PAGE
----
• Keith Kolkow says:

      Hi Rolland, I can understand why moving funds from the CARA budget to offset the budget shortfall would seem like an easy solution, however that isn’t possible. The City budget and many of its funds can only be used for their intended purpose. Unlike a personal budget where you could move say $100 from your budget for yard maintenance to cover your $100 electric bill the government budgets do not function in the same way. CARA funding has specific purpose and that funding cannot be moved elsewhere – frustrating as it may seem it keeps our government spending accountable and less corrupt. I hope this helps you, there is also more documentation on the city website.

      • Gordon L. Shadle says:

        Keith, if you want to be on the council, you need to better educate yourself on CARA and TIF.

        Every property taxpayer can see the levied tax rate for CARA. It is identified on every taxpayer’s property tax statement.

        The city council has the power to under levy CARA’s maximum increment. It simply takes political will.

        The result will be an influx of tax revenue to every local taxing district, including the city’s General Fund.

        In Albany’s case, an under levy can avoid CARA’s billing the General Fund of about $1.5/million per year.

        Are you up to the challenge?

        • Keith says:

          Hi Gordon, wouldn’t under levying CARA would be a short sided? The objective of the ARA is to improve tax lots that are currently under a tax freeze. Then the increased tax revenue comes in after the ARA is closed. ARAs are long game and getting anxious and ending them prematurely to try and fix budget problems that haven’t been addressed by the current council defeats the entire purpose. Additionally, the CARA projects create jobs and additional investment to the district increasing economic activity. I’m sure Hasso will be posting his CARA question soon so we can discuss more after that comes out. Yes, I’m up for the challenge. I’m the only candidate in Ward 1 answering these questions and then engaging with people, I’m happy to hear different perspectives to inform decision making. Do you have any other ideas for fixing the deficit?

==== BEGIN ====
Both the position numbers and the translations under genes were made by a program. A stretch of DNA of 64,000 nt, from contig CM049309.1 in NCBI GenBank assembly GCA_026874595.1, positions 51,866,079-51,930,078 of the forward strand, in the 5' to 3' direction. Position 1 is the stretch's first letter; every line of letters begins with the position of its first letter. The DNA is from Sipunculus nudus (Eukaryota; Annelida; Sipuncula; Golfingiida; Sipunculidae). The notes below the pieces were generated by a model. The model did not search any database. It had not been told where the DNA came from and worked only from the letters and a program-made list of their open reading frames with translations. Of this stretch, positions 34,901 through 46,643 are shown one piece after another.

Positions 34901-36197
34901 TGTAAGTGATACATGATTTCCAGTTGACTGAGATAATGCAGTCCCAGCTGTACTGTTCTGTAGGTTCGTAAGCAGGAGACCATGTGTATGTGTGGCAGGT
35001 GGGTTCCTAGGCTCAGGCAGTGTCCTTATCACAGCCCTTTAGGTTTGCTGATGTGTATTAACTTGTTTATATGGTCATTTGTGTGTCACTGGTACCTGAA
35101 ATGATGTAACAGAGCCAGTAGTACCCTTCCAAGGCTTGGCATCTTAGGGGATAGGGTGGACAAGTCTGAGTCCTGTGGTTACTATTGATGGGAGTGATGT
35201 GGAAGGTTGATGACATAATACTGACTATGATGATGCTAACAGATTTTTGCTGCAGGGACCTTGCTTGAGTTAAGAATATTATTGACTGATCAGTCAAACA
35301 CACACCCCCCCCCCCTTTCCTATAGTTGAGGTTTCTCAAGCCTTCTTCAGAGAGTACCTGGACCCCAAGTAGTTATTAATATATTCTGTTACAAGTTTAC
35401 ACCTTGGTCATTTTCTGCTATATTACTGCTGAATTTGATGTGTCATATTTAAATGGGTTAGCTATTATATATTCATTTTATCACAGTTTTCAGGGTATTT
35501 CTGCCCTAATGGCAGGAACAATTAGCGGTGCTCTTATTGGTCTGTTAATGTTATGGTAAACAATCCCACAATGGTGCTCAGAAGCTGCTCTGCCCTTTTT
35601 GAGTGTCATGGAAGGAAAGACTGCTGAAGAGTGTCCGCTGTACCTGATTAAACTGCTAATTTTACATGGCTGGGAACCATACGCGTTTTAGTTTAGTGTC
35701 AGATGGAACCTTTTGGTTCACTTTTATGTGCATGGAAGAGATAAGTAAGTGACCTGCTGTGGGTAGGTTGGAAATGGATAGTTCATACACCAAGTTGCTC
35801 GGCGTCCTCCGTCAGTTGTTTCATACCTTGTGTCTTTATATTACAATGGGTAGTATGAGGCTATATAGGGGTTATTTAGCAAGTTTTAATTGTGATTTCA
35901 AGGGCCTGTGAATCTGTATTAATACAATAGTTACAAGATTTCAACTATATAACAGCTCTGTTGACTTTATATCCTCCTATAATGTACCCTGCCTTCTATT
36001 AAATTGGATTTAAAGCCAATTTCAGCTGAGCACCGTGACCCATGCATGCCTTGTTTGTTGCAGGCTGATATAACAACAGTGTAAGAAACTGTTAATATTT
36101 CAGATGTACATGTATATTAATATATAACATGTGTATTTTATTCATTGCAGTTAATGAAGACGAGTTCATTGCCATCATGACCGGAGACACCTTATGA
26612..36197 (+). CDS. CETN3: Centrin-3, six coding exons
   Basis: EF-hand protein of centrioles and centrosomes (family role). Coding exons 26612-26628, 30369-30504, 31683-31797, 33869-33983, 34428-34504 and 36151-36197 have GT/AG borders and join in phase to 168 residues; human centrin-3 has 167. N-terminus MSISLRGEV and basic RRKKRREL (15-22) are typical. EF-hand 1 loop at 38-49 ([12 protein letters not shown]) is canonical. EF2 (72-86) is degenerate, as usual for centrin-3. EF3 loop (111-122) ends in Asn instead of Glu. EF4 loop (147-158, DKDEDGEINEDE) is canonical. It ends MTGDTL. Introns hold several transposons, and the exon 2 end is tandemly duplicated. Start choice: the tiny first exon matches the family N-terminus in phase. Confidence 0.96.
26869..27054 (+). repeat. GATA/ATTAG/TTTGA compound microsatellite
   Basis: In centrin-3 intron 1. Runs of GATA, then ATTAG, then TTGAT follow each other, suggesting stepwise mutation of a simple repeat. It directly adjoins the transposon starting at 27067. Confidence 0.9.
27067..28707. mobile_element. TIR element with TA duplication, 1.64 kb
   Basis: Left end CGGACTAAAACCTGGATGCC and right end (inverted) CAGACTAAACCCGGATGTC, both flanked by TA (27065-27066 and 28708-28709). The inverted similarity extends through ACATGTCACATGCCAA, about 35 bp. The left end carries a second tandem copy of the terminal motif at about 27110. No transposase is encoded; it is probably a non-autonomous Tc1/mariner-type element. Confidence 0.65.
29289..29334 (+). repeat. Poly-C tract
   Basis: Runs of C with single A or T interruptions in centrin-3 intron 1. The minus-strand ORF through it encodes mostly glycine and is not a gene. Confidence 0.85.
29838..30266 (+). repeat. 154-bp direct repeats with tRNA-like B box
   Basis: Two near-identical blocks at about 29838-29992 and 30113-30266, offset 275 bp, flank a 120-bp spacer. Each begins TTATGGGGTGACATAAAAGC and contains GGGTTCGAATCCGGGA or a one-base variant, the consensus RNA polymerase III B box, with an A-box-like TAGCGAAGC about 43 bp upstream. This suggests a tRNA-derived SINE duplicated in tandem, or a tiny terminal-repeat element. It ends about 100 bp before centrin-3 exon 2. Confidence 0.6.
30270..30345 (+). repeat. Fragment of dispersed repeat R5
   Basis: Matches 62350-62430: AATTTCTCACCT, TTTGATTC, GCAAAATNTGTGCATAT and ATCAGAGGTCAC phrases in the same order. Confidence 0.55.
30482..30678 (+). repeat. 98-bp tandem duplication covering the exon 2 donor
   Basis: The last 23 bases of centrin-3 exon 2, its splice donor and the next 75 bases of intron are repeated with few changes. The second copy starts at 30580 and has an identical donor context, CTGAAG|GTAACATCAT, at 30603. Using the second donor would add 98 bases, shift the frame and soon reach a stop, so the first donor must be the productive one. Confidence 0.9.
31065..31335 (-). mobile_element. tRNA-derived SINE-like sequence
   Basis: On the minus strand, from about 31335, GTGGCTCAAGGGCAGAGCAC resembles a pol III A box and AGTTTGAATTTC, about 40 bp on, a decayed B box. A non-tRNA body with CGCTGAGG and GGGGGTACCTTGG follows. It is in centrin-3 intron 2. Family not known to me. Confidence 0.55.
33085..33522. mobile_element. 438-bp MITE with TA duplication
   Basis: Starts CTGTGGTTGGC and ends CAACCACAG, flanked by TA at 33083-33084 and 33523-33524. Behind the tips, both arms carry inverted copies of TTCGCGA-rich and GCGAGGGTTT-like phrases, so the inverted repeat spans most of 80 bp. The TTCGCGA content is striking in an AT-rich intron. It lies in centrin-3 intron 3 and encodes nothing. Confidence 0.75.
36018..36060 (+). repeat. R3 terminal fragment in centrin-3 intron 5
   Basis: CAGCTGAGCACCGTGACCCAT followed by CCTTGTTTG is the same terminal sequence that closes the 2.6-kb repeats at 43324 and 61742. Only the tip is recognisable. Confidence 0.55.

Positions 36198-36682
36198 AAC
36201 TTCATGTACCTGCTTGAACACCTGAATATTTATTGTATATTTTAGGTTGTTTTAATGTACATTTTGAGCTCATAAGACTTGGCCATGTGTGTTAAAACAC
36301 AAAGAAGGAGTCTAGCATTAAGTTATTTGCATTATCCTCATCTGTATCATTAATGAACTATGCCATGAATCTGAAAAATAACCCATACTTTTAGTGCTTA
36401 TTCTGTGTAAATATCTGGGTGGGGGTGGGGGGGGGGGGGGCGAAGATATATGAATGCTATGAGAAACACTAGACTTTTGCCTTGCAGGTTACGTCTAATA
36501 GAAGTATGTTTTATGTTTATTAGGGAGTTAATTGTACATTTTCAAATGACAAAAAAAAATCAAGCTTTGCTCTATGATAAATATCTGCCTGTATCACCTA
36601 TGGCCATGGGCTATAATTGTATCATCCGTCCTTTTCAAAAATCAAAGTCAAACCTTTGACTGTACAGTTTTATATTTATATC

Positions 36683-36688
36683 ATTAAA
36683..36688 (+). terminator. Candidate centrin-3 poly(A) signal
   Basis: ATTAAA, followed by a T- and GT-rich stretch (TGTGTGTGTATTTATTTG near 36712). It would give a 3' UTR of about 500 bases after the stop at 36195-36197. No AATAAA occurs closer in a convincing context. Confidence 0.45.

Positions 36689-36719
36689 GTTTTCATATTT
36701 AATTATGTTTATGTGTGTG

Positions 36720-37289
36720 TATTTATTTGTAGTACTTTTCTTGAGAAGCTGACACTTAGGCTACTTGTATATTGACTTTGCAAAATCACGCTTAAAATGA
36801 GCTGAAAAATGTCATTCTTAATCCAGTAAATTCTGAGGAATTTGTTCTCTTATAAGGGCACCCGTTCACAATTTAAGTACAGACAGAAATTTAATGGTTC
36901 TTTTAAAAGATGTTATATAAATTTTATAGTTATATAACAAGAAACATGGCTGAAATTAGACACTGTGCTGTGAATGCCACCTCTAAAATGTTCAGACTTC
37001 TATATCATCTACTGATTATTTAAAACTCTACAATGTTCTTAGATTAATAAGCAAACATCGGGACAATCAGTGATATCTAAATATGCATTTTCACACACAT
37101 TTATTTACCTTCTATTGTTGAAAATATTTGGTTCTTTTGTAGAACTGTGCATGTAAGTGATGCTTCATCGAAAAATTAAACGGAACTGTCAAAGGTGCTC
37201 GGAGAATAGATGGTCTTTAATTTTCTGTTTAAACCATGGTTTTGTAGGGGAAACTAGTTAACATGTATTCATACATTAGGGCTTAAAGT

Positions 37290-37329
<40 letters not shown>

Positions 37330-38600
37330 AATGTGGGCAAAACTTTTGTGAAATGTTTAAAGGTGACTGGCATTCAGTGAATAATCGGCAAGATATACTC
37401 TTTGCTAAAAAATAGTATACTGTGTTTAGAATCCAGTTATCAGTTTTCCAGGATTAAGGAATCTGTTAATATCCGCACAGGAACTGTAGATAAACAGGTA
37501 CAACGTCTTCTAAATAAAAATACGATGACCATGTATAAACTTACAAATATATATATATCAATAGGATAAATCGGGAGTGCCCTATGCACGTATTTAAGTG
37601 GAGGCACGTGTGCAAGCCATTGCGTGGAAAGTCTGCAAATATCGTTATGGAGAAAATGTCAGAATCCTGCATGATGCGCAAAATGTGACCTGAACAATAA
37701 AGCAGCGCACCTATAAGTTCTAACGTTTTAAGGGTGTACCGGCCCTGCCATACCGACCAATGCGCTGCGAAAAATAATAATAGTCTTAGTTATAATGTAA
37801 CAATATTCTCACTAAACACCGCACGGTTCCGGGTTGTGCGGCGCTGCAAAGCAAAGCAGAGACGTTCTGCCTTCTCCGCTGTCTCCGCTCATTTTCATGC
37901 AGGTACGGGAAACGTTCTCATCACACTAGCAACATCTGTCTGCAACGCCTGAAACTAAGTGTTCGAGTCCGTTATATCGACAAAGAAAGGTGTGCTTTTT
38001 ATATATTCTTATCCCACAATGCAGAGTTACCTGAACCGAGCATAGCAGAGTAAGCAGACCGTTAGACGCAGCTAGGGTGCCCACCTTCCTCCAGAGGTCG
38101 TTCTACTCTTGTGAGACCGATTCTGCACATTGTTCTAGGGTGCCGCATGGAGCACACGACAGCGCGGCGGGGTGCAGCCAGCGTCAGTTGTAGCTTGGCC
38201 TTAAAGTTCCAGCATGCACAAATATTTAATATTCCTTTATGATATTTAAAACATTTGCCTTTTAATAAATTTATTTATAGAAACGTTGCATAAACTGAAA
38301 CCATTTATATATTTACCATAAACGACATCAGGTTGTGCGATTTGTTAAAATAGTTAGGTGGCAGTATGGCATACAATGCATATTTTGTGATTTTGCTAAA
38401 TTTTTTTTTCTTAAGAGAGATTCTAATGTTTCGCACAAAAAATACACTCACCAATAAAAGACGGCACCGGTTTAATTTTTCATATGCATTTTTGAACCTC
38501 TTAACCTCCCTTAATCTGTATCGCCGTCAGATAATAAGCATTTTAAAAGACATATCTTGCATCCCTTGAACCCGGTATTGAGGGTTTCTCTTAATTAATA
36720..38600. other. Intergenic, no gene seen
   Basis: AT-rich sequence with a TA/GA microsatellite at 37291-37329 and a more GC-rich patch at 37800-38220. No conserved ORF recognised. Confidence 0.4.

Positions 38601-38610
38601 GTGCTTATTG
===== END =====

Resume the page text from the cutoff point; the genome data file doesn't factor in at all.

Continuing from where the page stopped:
• Leroy says:

        Shut CARA down. Then the energies spent scrambling to cross the T’s and dot the I’s to what ever venue is to be served by CARA can relax back under their rocks. And more screutiny can be put to better decisions. Albany should sell the Merry go round to a Ringling brother type, one of the brothers had a famous quote. Since the Teachers can work from home, sell the schools, you know the ones that were in such terrible shape for children but worked out perfectly for the over paid administrators. Then you won’t need to worry about how compounded stupid decisions are eating up resources. Funny isn’t it, how police and fire are always on the chopping block, I find that practice sickening.

  3. Keith says:

    Here’s my answer in its entirety.
    We should be considering both budget cuts and revenue increases to help close the budget gap. I am not in favor of the council imposing fees that are regressive and that disproportionately affect lower income and middle income households, but both cuts and revenue should be on the table. Voters should also have a say when the city is asking for more revenue. This is one of the many reasons I would like to host town halls and public forums during accessible times for everyone when these issues come up so we can explain why the need is there and exactly how much it would cost.

    • Scott Bruslind says:

      Thank you Keith. An example of good governance.
      “host town halls and public forums during accessible times for everyone when these issues come up so we can explain why the need is there and exactly how much it would cost.”

      Whatever the mechanism (plebiscite/Council fiat), the action should be transparent with opportunity for engagement.

  4. Hasso Hering says:

    Mayor Konopa sent me an email saying this was her complete answer to the utility fee question: